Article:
A harmonic analyzer showed a voltage distortion would come and go about every 30 sec. The control system of a nearby UPS was unstable every time the voltage became distorted. Total harmonic distortion (THD) was going up 28%!

What caused this? An unconnected ground connection (to the "wye" of the transformer) allowed the center point to float. The voltage distortion was the third harmonic voltage adding in series with each phase voltage, since it was a high impedance path (instead of a low impedance path) for third harmonics. Once we attached the ground, the voltage distortion disappeared and the facility stopped melting modular furniture connectors!

Editor's note: Webb Kee (a past author for EC&M) encountered an identical situation. A client company asked Webb to recommend a power conditioner. Rather than rattle off a model number, Webb investigated the distribution system and found a disconnected ground on a wye transformer.

Case #10: Calculation versus true sensing: A semiconductor plant's 400A circuit breaker feeding a critical panel nuisance-tripped frequently. The plant engineer measured the highest phase current at only 70% of the pickup value. A field engineer connected a power quality analyzer into the cable feeding the panel and recorded a harmonic snapshot of the load. He also installed a digital multimeter with a current transformer to B-phase to capture the single-cycle peak value.

The 400A circuit breaker had an electronic trip unit with a peak-sensing device. This means, the breaker measured the peak value and then divided that value by 1.414. That would be correct if the current were a pure sine wave. The Sidebar, on page 34, shows the relationship between rms current and peak current for a sine wave. The peak current was 624A on B-phase. Dividing this value by 1.414 gives an rms current of 441A.

The 400A circuit breaker's setting allowed it to pickup at 1.1 x 400A (440A). The B-phase current had significant harmonic distortion, causing the high-peak value. This caused the circuit breaker trip unit to "see" an overload when there wasn't one. The highest actual rms current on B-phase was 305A. Changing the trip unit to a true rms device saved thousands of dollars in downtime.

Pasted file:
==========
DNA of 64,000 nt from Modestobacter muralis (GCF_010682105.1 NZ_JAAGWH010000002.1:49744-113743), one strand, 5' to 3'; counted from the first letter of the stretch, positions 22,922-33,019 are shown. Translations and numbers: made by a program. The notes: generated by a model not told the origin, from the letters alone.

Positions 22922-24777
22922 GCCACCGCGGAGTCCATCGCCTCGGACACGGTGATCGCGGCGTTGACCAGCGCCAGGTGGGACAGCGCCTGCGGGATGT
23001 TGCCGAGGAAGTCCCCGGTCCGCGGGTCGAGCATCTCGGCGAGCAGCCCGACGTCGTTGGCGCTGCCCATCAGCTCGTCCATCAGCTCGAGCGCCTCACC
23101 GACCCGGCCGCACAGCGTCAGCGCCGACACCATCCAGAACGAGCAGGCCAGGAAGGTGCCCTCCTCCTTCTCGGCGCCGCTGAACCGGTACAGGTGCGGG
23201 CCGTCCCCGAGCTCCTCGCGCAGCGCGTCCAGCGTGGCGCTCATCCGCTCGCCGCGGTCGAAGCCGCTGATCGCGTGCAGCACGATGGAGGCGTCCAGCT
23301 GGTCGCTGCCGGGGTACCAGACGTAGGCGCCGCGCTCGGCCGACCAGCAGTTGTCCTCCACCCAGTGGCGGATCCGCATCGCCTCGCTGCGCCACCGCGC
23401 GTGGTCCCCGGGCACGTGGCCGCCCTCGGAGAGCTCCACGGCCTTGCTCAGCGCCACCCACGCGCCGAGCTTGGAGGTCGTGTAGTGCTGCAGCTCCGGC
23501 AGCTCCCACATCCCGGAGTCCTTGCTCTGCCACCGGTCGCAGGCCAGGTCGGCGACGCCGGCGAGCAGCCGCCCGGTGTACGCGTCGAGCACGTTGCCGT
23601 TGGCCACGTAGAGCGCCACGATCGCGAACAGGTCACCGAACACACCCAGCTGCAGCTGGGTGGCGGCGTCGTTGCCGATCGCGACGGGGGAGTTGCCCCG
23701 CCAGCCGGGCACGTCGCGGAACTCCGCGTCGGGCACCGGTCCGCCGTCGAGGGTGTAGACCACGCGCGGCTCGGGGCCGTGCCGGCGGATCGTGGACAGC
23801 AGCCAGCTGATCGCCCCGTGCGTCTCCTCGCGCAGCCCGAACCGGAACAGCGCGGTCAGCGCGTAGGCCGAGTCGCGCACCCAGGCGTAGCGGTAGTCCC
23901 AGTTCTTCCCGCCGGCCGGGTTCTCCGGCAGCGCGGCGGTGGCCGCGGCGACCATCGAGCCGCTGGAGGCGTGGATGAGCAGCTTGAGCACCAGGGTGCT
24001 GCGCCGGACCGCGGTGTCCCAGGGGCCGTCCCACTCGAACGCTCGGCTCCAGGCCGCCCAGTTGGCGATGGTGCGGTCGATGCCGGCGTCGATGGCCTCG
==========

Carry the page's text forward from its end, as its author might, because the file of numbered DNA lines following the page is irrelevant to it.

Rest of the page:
Editor's note: It's common to find an out-of-spec condition, fix it, and erroneously assume you've solved the problem. However, this field engineer (like the others whose cases we discuss) was thorough in his troubleshooting. The amount of data behind this article is staggering.

Case #11: Watch that signal wiring. A commercial building experienced erratic operation of the lights, which turned on and off on their own. Often, the building would be in the dark. The lighting control system used a signal carrier in the power lines. The facility had 22 variable frequency motor drives (VFDs) distributed throughout the building-a likely source of the interference.

Per the lighting control system manual, a signal of 40mV at a frequency of 80 kHz or higher would cause interference with the control system. Readings with a spectrum analyzer showed interference of 50mV to 100mV at frequencies of 80 kHz to 100 kHz, with the drives operating. The interference dropped by 10mV to 25mV with the drives off.

Because filters may have reduced the lighting control signals to an unacceptable level, we installed a directly wired energy management system instead.

Case #12: Drop voltage-drop myths. A manufacturing plant experienced problems with starting a 3000A motor. It appeared a 2400V utility infeed voltage drop was the culprit.

A field engineer monitored the two motor starts. He left the existing transition time (to full load) at a fixed 5 sec. At this setting, the transition occurred at approximately 1880A (300% of rated current). The transition was not smooth: the motor vibrated loudly. The engineer performed a second start, with a new transition time set at 8 sec. This start had a smooth transition at approximately 1785A (285% of rated current).

The motor's solid state controller required the current to drop below 150% of rated current, to enable transition to full load. The existing tap of 65% on the reduced voltage starter did not allow the motor to accelerate to rated speed due to the reduced torque at the lower voltage. So, the current did not drop to a level where the transition relay would operate on current.

We proposed two possible cures:

1. Run the motor at the existing autotransformer tap (65%), and set a fixed transition time of 8 sec.

2. Set the autotransformer at 80% tap, transition current at 149%, and transition time at 10 sec to 15 sec. Start the motor and time the transition relay output. If it is less than 10 sec, the motor can run at this tap. If the motor appears to stall and the transition relay operates at 10 sec, the motor can't run with a current-operated transition.

The client chose the second alternative. This eliminated those reoccurring problems, as well as the "utility-infeed-voltage-drop" myth!